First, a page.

Hippocampal Avoidance in Multitarget Radiosurgery.

Loading...
Thumbnail Image

Date

2021-06-02

Journal Title

Journal ISSN

Volume Title

Repository Usage Stats

40
views
13
downloads

Citation Stats

Abstract

Brain metastases are a common complication for patients diagnosed with cancer. As stereotactic radiosurgery (SRS) becomes a more prevalent treatment option for patients with many brain metastases, further research is required to better characterize the ability of SRS to treat large numbers of metastases (≥4) and the impact on normal brain tissue and, ultimately, neurocognition and quality of life (QOL). This study serves first as an evaluation of the feasibility of hippocampal avoidance for SRS patients, specifically receiving single-isocenter multitarget treatments (SIMT) planned with volumetric modulated arc therapy (VMAT). Second, this study analyzes the effects of standard-definition (SD) multileaf collimators (MLCs) (5 mm width) on plan quality and hippocampal avoidance. The 40 patients enrolled in this Institutional Review Board (IRB)-approved study had between four and 10 brain metastases and were treated with SIMT using VMAT. From the initial 40 patients, eight hippocampi across seven patients had hippocampal doses exceeding the maximum biologically effective dose (BED) constraint given by RTOG 0933. With the addition of upper constraints in the optimization objectives and one arc angle adjustment in one patient plan, four out of seven patient plans were able to meet the maximum hippocampal BED constraint, avoiding five out of eight total hippocampi at risk. High-definition (HD) MLCs allowed for an average decrease of 29% ± 23% (p = 0.007) in the maximum BED delivered to all eight hippocampi at risk. The ability to meet dose constraints depended on the distance between the hippocampus and the nearest planning target volume (PTV). Meeting the maximum hippocampal BED constraint in re-optimized plans was equally likely with the use of SD-MLCs (five out of eight hippocampi at risk were avoided) but resulted in increased dose to normal tissue volumes (23.67% ± 16.3% increase in V50%[cc] of normal brain tissue, i.e., brain volume subtracted by the total PTV) when compared to the HD-MLC re-optimized plans. Comparing the effects of SD-MLCs on plans not optimized for hippocampal avoidance resulted in increases of 48.2% ± 32.2% (p = 0.0056), 31.5% ± 16.3% (p = 0.024), and 16.7% ± 8.5% (p = 0.022) in V20%[cc], V50%[cc], and V75%[cc], respectively, compared to the use of HD-MLCs. The conformity index changed significantly neither when plans were optimized for hippocampal avoidance nor when SD-MLC leaves were used for treatment. In plans not optimized for hippocampal avoidance, mean hippocampal dose increased with the use of SD-MLCs by 38.0% ± 37.5% (p = 0.01). However, the use of SD-MLCs did not result in an increased number of hippocampi at risk.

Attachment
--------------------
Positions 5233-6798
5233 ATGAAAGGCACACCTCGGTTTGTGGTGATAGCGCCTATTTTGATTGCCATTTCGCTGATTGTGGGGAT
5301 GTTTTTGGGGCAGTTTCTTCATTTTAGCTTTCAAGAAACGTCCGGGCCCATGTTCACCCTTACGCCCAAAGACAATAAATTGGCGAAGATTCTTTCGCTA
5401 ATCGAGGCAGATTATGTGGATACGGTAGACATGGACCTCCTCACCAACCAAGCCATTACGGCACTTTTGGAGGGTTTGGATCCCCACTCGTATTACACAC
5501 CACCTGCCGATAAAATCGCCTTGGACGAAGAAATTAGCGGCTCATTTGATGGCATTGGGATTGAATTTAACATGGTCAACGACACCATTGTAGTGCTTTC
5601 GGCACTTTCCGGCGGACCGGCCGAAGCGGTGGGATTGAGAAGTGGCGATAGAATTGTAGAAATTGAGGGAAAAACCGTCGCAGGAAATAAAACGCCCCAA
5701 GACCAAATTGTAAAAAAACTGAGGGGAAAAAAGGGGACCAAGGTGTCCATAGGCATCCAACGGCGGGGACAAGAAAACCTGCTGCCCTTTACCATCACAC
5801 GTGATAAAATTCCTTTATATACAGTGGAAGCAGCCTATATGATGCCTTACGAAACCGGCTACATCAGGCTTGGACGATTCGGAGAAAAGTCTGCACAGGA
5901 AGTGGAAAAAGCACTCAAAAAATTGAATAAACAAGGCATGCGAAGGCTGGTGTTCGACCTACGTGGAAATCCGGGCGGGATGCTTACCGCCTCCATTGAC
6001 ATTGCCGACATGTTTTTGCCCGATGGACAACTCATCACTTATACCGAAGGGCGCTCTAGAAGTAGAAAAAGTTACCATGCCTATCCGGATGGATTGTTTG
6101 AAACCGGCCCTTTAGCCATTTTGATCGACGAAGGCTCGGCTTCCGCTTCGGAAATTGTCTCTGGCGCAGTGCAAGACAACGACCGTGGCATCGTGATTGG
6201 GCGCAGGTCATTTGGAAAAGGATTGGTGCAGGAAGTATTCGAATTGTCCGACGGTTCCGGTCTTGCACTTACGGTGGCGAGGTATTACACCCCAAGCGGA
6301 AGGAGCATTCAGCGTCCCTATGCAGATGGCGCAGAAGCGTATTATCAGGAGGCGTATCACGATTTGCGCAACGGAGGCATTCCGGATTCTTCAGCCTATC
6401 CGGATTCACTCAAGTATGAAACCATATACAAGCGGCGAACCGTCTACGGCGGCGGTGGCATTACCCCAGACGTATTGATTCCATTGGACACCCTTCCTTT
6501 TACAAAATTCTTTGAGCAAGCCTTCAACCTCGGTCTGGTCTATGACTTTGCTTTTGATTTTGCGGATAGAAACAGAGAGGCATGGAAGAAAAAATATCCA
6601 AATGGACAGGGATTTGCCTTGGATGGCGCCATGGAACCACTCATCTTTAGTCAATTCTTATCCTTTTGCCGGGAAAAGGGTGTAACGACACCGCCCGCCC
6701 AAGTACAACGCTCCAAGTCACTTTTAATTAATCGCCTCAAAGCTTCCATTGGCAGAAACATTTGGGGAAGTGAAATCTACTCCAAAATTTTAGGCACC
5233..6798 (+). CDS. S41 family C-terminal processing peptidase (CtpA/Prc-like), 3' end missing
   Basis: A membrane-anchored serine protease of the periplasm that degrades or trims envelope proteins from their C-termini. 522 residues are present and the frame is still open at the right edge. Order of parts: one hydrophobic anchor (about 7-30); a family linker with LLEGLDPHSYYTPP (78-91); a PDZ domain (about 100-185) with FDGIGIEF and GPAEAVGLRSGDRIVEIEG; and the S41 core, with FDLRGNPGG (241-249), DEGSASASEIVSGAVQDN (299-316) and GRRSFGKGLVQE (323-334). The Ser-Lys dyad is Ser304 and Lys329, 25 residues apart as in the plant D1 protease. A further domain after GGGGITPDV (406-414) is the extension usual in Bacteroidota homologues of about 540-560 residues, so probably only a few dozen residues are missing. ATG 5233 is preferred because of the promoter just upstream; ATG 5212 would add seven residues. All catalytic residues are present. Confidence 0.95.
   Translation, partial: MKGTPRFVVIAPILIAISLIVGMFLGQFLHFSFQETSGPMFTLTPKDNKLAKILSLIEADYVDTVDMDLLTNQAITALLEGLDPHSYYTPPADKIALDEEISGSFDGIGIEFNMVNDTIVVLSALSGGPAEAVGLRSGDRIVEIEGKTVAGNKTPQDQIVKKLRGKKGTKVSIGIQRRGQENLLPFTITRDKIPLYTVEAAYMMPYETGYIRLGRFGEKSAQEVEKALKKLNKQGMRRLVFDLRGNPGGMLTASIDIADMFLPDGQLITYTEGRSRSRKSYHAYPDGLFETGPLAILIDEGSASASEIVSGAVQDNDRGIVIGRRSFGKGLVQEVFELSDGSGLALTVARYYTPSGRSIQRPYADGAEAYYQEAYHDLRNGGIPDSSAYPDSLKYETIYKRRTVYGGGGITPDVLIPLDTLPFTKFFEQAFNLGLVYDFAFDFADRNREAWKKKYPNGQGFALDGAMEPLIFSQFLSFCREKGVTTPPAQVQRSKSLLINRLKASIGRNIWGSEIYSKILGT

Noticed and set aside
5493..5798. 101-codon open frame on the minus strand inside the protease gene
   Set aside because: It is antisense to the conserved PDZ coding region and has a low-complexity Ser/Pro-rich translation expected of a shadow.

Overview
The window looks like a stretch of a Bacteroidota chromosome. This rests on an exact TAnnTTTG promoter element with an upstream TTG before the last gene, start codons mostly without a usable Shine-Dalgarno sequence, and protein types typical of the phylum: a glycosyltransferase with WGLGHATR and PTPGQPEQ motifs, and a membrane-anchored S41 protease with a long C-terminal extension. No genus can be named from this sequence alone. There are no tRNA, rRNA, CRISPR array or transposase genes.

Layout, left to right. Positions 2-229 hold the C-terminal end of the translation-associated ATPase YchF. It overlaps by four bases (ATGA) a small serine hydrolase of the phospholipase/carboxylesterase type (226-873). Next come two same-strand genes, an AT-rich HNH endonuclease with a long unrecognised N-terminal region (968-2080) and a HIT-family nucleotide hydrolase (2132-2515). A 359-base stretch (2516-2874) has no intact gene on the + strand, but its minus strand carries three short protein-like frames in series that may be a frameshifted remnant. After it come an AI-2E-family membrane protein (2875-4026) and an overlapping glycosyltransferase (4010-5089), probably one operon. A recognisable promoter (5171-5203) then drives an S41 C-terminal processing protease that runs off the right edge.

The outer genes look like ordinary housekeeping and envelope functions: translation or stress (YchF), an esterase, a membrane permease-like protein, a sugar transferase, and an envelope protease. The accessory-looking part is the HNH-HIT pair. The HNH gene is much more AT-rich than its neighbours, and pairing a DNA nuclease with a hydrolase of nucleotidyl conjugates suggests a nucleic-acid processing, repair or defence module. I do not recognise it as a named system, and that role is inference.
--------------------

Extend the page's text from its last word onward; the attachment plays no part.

Department

Description

Provenance

Citation

Published Version (Please cite this version)

10.7759/cureus.15399

Publication Info

Gude, Zachary, Justus Adamson, John P Kirkpatrick and William Giles (2021). Hippocampal Avoidance in Multitarget Radiosurgery. Cureus, 13(6). p. e15399. 10.7759/cureus.15399 Retrieved from https://hdl.handle.net/10161/23899.

This is constructed from limited available data and may be imprecise. To cite this article, please review & use the official citation provided by the journal.

Scholars@Duke

Kirkpatrick

John P. Kirkpatrick

Professor of Radiation Oncology

Malignant and benign tumors of the brain, spine and base of skull. Mathematical modelling of tumor metabolism, mass transfer and the response to ionizing radiation. Enhancing clinical outcome in stereotactic radiosurgery, fractionated stereotactic radiotherapy and stereotactic body radiotherapy.


Unless otherwise indicated, scholarly articles published by Duke faculty members are made available here with a CC-BY-NC (Creative Commons Attribution Non-Commercial) license, as enabled by the Duke Open Access Policy. If you wish to use the materials in ways not already permitted under CC-BY-NC, please consult the copyright owner. Other materials are made available here through the author’s grant of a non-exclusive license to make their work openly accessible.